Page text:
Problems of the Black Death

Problems of the Black Death

| 13 | Chess Players

     Almost everyone knows of Blackburne's quick assimilation of chess, of his simultaneous exhibitions and of his blindfold skill, but less well known is his talent at both problem solving and problem creating.

     Joseph Henry Blackburne, nicknamed The Black Death, often incorporated this talent into his exhibitions by, while he was blindfolded,  having someone read off the placement of pieces on a two-mover set up, leaving out the placement of Black's King, and then announcing the solution to the puzzle very quickly.

     In his book, "The Knights and Kings of Chess,"  George Alcock MacDonnell wrote:
     As judge and composer of problems, simultaneous" conductor of games, blindfold seancist, duellist and tourneyist—in each and all departments—he [Blackburne] stands in the very foremost rank.
     His problems are few in number, but all excellent —brilliant in idea, massive in form, perfect in composition. His general knowledge of problems is unsurpassed, perhaps not even equalled.  Show him an old problem on a diagram, and after a glance at it he exclaims: "That's very good, one of Kling's. It appeared in the "Illustrated London News" in '61."  Show him a modern gem, and the chances are he instantly laughs and says, "Capital! beautiful! It's Frank Healey's famous threemover with an additional move tacked on to conceal its identity, or, rather, to spoil its beauty."

     In 1899 Blackburne published his book, "Mr. Blackburne's Games at Chess, selected, annotated and arranged by himself."  It contains 407 games (divided into match, off-hand and blindfold games), 28 problems and a short biographical sketch.   The book was edited by P. Anderson Graham who also wrote the introduction. 

     Of the 28 problems, 8 are 3-movers and 20 are 4-movers and their dates of creation span his entire chess career up to that time.  They are all clever, and while I've found alternate solutions to some of those ones I've examined, I haven't found any to be cooked.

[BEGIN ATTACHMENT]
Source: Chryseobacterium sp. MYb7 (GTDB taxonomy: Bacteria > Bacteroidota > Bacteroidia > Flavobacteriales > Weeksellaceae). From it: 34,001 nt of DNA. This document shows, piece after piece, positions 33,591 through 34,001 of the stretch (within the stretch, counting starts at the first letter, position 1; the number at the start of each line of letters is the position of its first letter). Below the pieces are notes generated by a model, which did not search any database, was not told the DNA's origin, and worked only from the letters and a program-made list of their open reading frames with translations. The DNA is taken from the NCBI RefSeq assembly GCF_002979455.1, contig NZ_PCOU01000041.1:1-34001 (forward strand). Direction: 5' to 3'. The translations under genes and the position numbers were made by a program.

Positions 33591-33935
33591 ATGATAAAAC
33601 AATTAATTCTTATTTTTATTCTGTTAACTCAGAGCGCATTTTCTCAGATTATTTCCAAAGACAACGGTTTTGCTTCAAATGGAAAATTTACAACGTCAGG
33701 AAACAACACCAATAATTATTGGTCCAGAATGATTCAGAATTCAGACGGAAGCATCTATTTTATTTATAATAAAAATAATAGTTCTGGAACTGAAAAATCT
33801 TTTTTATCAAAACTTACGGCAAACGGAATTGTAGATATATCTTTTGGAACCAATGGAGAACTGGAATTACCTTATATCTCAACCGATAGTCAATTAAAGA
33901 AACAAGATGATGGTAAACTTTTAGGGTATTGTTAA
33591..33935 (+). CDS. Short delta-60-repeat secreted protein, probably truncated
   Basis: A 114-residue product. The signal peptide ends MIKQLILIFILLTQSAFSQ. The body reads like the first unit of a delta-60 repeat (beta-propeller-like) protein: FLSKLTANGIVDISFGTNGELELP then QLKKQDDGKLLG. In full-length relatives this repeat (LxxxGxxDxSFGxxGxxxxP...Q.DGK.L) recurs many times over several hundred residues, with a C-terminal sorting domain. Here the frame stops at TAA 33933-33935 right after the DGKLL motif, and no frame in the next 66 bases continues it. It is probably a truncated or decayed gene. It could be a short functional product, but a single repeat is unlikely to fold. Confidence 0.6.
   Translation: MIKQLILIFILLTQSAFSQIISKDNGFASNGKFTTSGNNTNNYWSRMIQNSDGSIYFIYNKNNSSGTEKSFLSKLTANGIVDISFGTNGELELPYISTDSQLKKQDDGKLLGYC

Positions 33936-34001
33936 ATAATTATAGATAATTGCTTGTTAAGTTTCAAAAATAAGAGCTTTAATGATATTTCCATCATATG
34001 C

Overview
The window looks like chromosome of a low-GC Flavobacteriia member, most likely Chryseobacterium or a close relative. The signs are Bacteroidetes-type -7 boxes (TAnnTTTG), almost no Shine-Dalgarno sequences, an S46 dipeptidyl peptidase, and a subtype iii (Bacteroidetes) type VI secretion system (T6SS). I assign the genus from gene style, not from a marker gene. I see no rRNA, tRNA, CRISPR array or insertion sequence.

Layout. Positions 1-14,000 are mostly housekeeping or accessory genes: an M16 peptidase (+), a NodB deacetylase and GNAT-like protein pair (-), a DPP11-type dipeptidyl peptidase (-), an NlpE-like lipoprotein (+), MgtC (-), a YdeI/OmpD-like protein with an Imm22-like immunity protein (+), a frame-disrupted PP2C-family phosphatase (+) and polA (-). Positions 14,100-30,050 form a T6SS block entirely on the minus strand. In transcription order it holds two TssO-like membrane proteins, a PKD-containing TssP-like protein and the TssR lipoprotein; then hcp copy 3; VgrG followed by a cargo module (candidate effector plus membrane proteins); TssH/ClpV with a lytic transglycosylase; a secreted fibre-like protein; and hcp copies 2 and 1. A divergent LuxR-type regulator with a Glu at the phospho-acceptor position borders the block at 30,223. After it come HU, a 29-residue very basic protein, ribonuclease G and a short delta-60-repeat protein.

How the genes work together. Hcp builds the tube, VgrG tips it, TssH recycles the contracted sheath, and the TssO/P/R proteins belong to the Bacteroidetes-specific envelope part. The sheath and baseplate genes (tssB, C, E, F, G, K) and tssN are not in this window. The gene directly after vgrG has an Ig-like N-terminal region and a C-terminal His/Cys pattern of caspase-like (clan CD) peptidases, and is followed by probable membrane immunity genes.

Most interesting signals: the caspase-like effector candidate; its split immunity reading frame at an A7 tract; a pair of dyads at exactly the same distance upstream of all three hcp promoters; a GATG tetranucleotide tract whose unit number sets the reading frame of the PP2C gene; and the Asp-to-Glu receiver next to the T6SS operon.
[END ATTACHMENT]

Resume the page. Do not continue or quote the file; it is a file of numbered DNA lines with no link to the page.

Here, I'm presenting ten of his problems: the eight 3-movers and two of the 4-movers, with some light notes.  In all the problems, White moves and mates.  While I realize they are numerous lines in each that I haven't commented on, none of those lines seem to improve Black's games.

     Before I give the problems with the solutions in a viewer, I'm going to list the fens so anyone can paste them into a stand-alone viewer and try to solve the problems without the solutions staring them in the face:
Mate in 3:
          FEN "5N2/7p/5p1P/1BP1nk2/n4P2/1R3P1K/3B4/6R1 w - - 0 1"
          FEN "8/2Q5/2PNp2K/B3R3/1P1k4/8/4P2P/8 w - - 0 1"
          FEN "3b4/8/1B2BN1p/3Pk2p/7P/2RP4/3NK3/8 w - - 0 1
          FEN "4nNK1/1B4p1/3P1bR1/2N4Q/1p1k4/1rpP4/8/1q6 w - - 0 1"
          FEN "4R3/n1rp1n2/5BbP/4bkp1/BQ4N1/P3P2K/8/rN6 w - - 0 1"
          FEN "7r/Bq6/5NR1/R1np1P1p/5kp1/8/6B1/2N1Q2K w - - 0 1"
          FEN "4N3/5K2/3N4/1Qnkp1p1/1n2R3/8/1b6/8 w - - 0 1"
          FEN "5KB1/2N5/2pp2P1/4kbQ1/8/1P3p2/5p2/5N2 w - - 0 1"
Mate in 4:
          FEN "3B4/3R4/4p3/1p2kp2/1P2P1p1/4N1P1/2K1N3/8 w - - 0 1"
          FEN "8/1p2B3/1p6/1K1k4/1P1N1p1P/1PR2P2/4Nb2/R7 w - - 0 1"
   Those who just wish to see the problems and follow the solutions can scroll down.













































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